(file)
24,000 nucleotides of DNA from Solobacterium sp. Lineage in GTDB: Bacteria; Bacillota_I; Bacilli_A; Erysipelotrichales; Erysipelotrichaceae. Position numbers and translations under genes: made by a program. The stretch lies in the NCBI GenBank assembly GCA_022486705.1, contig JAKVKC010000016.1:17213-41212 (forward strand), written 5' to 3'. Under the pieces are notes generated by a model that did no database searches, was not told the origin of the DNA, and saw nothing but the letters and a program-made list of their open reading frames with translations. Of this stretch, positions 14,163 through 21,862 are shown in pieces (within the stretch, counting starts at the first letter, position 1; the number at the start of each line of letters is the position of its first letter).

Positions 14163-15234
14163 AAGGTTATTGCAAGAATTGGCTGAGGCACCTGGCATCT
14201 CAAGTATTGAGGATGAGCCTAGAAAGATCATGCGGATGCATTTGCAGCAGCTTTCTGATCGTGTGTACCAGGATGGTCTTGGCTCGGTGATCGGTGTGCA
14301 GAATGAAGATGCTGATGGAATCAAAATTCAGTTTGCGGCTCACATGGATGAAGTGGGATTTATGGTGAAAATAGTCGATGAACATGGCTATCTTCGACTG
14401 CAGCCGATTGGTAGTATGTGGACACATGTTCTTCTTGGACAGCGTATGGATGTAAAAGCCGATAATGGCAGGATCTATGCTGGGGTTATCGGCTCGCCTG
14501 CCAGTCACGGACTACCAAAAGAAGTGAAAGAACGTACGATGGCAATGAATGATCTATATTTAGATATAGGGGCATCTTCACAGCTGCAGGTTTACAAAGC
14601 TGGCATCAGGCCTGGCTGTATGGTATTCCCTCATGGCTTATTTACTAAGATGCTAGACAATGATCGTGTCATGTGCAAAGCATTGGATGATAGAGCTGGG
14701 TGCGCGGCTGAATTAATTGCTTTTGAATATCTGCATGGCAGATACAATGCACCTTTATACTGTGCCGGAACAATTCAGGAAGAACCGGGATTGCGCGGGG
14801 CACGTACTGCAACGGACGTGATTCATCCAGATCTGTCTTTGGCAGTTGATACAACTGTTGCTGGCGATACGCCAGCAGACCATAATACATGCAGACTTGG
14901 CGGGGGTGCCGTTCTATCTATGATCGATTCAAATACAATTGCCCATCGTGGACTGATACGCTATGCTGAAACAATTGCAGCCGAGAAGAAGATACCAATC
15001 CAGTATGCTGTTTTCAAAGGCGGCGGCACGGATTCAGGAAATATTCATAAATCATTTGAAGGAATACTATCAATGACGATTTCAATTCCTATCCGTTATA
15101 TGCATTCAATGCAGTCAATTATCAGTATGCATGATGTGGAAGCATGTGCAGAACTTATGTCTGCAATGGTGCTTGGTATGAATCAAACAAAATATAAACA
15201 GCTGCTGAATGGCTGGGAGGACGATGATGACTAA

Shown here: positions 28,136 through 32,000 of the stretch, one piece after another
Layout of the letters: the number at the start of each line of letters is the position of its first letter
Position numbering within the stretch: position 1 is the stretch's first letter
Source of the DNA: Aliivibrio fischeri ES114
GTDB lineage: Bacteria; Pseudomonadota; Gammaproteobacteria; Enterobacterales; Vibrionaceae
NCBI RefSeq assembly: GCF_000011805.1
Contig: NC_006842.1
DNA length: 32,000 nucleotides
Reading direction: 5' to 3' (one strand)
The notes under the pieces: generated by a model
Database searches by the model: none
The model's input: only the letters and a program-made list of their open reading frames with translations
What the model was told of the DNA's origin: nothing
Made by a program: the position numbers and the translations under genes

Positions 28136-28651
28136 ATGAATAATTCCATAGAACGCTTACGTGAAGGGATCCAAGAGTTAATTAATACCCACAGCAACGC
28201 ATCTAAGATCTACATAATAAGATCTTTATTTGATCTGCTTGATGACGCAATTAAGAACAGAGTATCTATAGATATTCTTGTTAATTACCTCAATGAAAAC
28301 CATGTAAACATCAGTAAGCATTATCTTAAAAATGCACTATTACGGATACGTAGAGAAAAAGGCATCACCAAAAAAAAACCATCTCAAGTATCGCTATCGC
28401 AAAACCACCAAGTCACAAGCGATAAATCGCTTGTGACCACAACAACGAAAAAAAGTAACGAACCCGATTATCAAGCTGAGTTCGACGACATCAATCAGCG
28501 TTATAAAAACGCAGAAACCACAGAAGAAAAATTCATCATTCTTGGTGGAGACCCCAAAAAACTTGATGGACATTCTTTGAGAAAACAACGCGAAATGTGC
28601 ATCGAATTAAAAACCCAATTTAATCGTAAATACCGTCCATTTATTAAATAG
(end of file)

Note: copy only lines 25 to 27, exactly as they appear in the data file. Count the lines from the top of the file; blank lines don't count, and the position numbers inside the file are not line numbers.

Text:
Database searches by the model: none
The model's input: only the letters and a program-made list of their open reading frames with translations
What the model was told of the DNA's origin: nothing